You can write this utility in any programming language you choose. We can help you if you choose Processing. You can get started with sending sensor data from Arduino to Processing by looking at the following Arduino example: Examples - Communication - Graph.
If you want inspiration what your tool could look like, here's an earlier research project from Bjoern's grad school days: http://www.youtube.com/watch?v=FlvRrptT1kk Obviously, in one week, we don't expect you to produce something as complex. The very end of that video also has some game control examples.
Requirements for the game
- Game Control: The game should have either:
- At least one dimension of continuous control and at least one discrete recognized event. Example: Breakout - the continuous dimension is the X-control of the shuttle; the discrete event is firing guns to break blocks (if you've collected the special "firing" power).
- At least two dimensions of discrete control (e.g., up, left, down, right) that you extract from continuous input. Example: Pacman.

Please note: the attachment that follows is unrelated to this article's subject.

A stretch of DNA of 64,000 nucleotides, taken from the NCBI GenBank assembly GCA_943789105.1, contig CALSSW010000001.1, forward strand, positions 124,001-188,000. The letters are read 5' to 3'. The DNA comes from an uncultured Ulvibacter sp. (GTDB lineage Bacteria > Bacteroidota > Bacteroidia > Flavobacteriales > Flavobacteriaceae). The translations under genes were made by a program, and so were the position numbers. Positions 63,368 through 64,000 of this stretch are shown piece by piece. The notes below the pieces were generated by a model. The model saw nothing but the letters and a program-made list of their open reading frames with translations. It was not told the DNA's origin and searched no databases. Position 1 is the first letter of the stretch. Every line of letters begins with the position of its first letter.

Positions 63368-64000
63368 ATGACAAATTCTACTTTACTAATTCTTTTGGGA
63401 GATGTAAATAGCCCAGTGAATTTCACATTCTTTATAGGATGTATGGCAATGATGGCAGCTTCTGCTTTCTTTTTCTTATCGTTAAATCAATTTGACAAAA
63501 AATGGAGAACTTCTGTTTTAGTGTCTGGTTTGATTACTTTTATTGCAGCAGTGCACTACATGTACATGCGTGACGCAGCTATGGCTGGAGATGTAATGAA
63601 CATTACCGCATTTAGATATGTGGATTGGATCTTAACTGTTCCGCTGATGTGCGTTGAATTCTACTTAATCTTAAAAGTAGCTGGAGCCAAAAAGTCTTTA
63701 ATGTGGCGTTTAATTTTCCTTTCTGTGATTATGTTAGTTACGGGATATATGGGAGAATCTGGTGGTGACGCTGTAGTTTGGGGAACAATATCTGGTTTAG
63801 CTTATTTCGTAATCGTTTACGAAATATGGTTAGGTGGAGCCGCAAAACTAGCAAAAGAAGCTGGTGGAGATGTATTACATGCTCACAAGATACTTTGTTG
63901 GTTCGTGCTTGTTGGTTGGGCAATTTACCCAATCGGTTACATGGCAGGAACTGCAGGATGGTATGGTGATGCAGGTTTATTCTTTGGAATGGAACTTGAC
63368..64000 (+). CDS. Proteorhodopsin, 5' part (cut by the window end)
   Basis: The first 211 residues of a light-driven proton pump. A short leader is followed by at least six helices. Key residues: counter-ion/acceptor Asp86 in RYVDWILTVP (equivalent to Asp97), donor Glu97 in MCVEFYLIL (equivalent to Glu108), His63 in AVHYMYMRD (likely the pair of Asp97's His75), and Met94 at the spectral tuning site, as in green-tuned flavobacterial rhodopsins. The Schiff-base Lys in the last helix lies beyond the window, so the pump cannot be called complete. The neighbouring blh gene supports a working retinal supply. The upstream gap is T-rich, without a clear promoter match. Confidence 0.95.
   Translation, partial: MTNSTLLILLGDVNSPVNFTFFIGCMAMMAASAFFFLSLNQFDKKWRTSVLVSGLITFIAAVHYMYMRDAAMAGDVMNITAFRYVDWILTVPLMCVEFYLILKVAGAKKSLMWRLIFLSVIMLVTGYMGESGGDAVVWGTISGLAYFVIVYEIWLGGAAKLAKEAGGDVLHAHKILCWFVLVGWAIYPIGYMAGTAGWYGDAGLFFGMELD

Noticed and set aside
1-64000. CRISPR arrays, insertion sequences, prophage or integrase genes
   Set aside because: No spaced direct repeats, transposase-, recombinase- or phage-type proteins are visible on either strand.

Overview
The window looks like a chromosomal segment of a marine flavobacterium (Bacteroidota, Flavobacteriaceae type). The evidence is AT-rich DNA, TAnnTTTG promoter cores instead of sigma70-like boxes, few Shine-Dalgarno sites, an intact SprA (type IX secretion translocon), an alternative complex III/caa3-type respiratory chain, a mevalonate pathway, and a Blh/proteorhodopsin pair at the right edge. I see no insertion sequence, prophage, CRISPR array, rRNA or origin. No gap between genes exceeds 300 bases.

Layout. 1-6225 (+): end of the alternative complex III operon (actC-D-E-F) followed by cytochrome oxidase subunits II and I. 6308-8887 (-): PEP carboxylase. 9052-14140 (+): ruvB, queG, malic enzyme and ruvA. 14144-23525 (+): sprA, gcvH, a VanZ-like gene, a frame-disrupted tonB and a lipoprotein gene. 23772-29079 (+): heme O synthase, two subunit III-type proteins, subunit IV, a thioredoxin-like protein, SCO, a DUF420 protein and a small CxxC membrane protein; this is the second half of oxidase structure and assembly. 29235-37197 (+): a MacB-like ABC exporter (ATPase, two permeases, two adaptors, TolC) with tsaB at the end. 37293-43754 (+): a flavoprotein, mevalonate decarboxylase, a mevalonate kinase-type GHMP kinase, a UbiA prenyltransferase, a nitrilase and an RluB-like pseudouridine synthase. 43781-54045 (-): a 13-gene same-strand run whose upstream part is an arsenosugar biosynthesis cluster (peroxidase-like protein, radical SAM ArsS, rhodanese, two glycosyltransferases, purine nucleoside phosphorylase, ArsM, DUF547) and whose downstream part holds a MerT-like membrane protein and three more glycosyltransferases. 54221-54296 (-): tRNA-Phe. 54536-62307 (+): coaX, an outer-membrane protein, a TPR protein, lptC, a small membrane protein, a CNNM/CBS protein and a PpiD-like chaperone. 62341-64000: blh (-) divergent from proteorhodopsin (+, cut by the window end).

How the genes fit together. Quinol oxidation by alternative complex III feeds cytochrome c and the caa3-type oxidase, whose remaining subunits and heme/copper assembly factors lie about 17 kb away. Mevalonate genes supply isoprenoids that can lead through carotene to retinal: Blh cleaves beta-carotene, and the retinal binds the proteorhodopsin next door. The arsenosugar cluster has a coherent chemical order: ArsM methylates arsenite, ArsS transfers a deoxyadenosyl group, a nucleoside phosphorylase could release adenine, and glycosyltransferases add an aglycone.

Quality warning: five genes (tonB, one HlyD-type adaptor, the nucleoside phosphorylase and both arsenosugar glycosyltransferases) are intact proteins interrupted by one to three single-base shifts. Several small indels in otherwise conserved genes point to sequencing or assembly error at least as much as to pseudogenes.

- Score Keeping: The game should remember players' scores: at the beginning of a game, players tag in with an NFC tag to load a their total score and high score. At the end of the game, the players tag out to write the score onto the tag (alternative, less neat implementation: score gets saved into a database indexed by player's tag ID).
- You don't have to invent a new game - take an arcade classic. You have to implement the game - but you are allowed to take and extend open source code.
- The main requirement is that in the end the game is playable and is enjoyable to play with your controller.
- You're allowed to use simple switches for auxiliary functions, but the point of the assignment is to deal with analog sensor data.